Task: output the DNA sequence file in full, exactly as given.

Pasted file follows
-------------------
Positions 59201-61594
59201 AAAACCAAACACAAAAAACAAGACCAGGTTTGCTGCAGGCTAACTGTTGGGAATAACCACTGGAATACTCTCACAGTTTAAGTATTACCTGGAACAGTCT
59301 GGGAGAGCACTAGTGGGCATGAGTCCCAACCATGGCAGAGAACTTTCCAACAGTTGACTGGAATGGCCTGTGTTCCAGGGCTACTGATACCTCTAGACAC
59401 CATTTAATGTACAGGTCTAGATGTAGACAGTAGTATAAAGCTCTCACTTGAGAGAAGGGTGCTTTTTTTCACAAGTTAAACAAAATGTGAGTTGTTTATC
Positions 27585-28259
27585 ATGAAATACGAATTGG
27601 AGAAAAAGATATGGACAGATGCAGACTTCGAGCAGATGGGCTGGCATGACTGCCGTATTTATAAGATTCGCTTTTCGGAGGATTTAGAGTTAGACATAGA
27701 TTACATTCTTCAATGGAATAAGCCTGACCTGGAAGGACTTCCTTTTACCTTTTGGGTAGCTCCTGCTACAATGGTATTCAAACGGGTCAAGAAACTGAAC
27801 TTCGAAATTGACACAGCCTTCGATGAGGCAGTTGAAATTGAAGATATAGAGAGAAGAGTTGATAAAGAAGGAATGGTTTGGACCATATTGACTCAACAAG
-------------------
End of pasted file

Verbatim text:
Positions 59201-61594
59201 AAAACCAAACACAAAAAACAAGACCAGGTTTGCTGCAGGCTAACTGTTGGGAATAACCACTGGAATACTCTCACAGTTTAAGTATTACCTGGAACAGTCT
59301 GGGAGAGCACTAGTGGGCATGAGTCCCAACCATGGCAGAGAACTTTCCAACAGTTGACTGGAATGGCCTGTGTTCCAGGGCTACTGATACCTCTAGACAC
59401 CATTTAATGTACAGGTCTAGATGTAGACAGTAGTATAAAGCTCTCACTTGAGAGAAGGGTGCTTTTTTTCACAAGTTAAACAAAATGTGAGTTGTTTATC
Positions 27585-28259
27585 ATGAAATACGAATTGG
27601 AGAAAAAGATATGGACAGATGCAGACTTCGAGCAGATGGGCTGGCATGACTGCCGTATTTATAAGATTCGCTTTTCGGAGGATTTAGAGTTAGACATAGA
27701 TTACATTCTTCAATGGAATAAGCCTGACCTGGAAGGACTTCCTTTTACCTTTTGGGTAGCTCCTGCTACAATGGTATTCAAACGGGTCAAGAAACTGAAC
27801 TTCGAAATTGACACAGCCTTCGATGAGGCAGTTGAAATTGAAGATATAGAGAGAAGAGTTGATAAAGAAGGAATGGTTTGGACCATATTGACTCAACAAG